An Associated Press story discusses new treatments using a powdered pig extract that have allowed humans to regrow fingers or parts of a finger. In one case a man regrew a finger by using the powdered pig extract at the suggestion of his brother who was involved in the research.
The summer before Lee Spievack's accident, Dr. Alan Spievack had used it on a neighbor who'd cut his fingertip off on a tablesaw. The man's fingertip grew back over four to six weeks, Alan Spievack said.
Lee Spievack took his brother's advice to forget about a skin graft and try the pig powder.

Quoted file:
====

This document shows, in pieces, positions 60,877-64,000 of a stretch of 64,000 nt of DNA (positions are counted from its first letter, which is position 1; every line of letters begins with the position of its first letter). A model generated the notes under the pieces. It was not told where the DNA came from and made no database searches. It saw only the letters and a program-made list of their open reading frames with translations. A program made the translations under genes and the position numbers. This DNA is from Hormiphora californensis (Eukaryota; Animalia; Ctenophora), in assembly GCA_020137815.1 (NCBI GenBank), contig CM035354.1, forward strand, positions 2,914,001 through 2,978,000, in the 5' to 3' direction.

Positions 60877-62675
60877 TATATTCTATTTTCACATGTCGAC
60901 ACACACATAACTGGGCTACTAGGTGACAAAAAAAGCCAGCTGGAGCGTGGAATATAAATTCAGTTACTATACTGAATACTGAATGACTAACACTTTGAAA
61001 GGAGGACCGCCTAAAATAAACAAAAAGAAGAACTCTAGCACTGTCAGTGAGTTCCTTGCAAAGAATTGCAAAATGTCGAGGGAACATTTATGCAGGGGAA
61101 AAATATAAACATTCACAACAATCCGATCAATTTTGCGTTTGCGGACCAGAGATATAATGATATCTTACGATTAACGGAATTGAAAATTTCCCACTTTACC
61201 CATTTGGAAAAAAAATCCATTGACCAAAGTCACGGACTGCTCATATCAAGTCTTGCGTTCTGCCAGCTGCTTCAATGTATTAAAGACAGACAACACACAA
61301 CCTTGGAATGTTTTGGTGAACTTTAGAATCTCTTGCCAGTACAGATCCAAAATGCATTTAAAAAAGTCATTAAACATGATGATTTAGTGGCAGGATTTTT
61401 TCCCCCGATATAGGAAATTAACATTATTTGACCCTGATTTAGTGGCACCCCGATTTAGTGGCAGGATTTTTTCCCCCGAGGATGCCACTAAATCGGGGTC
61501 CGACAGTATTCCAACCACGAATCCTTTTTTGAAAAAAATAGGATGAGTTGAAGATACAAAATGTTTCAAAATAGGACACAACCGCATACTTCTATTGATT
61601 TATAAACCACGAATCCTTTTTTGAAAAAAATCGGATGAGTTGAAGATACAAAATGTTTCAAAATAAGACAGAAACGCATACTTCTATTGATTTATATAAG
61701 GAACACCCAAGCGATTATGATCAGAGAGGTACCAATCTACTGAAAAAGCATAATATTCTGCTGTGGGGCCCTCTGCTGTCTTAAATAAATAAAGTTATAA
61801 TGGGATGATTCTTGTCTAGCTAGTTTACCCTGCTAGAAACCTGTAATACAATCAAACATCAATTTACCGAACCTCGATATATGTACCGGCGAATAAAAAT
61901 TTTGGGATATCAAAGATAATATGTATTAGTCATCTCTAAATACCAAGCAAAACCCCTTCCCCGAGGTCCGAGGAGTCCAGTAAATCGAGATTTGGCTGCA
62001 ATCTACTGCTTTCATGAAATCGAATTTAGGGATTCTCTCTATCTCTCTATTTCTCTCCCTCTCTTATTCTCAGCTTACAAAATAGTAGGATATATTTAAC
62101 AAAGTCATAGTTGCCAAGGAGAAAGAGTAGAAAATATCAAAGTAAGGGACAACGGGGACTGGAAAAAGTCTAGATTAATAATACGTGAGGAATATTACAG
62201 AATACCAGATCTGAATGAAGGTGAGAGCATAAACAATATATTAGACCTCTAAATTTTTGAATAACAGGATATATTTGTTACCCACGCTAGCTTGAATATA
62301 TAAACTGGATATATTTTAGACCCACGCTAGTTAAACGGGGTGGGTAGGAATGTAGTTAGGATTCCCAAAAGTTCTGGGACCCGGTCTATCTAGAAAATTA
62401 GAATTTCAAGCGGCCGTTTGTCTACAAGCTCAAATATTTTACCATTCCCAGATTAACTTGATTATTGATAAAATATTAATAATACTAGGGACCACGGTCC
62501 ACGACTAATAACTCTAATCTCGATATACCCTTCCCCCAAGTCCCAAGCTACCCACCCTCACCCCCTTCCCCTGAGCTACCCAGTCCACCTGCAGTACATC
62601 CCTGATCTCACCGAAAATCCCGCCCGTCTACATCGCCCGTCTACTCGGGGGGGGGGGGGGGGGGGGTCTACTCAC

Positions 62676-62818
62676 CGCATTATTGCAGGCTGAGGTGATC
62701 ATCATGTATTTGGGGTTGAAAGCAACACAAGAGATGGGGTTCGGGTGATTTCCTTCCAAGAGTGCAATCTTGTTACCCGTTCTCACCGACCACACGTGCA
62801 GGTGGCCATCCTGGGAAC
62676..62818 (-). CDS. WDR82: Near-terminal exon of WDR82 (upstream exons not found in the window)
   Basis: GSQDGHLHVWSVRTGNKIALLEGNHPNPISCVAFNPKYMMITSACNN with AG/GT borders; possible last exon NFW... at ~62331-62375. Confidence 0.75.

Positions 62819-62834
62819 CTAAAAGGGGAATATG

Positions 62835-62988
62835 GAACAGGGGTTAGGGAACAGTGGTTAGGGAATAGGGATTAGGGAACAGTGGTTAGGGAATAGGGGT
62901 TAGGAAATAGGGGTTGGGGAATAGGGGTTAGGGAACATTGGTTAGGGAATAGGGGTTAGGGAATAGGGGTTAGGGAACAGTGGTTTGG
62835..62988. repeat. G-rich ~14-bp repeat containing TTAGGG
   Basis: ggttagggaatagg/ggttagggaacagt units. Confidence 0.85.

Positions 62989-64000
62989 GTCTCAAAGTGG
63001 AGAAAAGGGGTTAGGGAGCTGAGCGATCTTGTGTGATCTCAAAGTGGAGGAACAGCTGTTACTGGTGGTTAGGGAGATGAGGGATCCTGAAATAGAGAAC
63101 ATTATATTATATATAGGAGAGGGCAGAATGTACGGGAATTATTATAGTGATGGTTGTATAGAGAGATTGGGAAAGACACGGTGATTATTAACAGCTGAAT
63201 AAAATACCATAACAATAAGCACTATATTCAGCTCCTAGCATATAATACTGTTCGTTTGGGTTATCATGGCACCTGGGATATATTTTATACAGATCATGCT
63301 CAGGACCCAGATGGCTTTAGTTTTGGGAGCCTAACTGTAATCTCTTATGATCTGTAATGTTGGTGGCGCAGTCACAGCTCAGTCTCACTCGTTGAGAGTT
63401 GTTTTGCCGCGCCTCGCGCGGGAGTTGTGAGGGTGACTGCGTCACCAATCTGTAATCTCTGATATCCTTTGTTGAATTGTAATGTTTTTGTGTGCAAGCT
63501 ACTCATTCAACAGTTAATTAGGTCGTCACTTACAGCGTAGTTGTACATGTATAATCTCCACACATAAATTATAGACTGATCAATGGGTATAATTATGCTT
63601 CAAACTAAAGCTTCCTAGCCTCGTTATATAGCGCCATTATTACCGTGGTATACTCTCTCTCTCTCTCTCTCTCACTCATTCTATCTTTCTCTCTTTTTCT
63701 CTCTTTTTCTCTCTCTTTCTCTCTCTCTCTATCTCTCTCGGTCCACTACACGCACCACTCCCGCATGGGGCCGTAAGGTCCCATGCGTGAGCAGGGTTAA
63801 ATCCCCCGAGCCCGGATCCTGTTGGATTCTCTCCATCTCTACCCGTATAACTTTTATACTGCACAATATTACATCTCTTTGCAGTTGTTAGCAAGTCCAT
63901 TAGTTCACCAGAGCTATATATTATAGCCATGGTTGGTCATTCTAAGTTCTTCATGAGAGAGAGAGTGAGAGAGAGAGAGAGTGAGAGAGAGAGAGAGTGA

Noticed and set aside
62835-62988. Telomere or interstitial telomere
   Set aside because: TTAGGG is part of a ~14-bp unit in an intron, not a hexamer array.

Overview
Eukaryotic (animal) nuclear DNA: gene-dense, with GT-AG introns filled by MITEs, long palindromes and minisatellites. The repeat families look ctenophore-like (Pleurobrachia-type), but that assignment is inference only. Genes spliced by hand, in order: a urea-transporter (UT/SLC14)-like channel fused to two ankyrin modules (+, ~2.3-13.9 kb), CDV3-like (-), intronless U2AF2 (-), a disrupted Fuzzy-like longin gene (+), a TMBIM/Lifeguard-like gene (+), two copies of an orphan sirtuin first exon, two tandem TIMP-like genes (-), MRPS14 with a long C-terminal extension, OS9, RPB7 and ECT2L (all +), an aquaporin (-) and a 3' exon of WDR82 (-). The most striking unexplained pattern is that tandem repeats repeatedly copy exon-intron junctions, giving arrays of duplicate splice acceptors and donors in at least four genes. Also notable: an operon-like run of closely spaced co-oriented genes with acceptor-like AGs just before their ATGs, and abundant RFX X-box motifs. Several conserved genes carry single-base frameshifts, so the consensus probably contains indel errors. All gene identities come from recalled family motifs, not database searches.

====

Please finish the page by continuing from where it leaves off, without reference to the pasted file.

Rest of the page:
Soon a shipment of the stuff arrived and Lee Spievack started applying it every two days. Within four weeks his finger had regained its original length, he says, and in four months "it looked like my normal finger."
Spievack said it's a little hard, as if calloused, and there's a slight scar on the end. The nail continues to grow at twice the speed of his other nails.
"All my fingers in this cold weather have cracked except that one," he said.
All in all, he said, "I'm quite impressed."
The powdered pig extract is made from pig bladders. There has been some success but it isn't ready for the public yet. But there is hope that someday we will have the technology so that humans can regrow lost fingers or limbs just like some lizards can regrow their tails.